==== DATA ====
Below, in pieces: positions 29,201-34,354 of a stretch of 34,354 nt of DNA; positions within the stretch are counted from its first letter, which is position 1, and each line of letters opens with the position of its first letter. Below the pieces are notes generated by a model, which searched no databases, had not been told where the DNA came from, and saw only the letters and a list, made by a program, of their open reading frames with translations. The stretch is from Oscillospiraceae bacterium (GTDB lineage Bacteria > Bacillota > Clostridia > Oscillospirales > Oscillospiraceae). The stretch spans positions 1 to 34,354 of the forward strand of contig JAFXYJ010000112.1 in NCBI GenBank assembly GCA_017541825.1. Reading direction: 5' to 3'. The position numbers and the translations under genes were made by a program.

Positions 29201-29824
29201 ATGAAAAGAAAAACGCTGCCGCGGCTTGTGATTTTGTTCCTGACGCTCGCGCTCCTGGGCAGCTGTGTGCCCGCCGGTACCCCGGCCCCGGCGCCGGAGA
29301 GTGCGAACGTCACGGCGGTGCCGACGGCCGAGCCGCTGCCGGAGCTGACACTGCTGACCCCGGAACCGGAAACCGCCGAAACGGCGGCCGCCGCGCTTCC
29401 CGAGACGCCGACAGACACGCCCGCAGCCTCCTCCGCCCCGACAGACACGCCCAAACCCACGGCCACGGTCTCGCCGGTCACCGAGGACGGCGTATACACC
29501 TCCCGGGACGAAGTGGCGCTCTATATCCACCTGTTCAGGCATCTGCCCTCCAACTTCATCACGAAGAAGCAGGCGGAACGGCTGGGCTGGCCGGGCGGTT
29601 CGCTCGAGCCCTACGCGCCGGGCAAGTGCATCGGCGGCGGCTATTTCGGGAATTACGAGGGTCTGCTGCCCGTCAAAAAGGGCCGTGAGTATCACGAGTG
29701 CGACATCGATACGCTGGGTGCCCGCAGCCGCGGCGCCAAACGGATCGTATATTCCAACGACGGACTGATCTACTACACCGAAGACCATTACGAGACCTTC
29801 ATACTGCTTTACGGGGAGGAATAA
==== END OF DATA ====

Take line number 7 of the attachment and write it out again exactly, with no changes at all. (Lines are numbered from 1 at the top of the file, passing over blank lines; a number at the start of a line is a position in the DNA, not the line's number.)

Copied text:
29601 CGCTCGAGCCCTACGCGCCGGGCAAGTGCATCGGCGGCGGCTATTTCGGGAATTACGAGGGTCTGCTGCCCGTCAAAAAGGGCCGTGAGTATCACGAGTG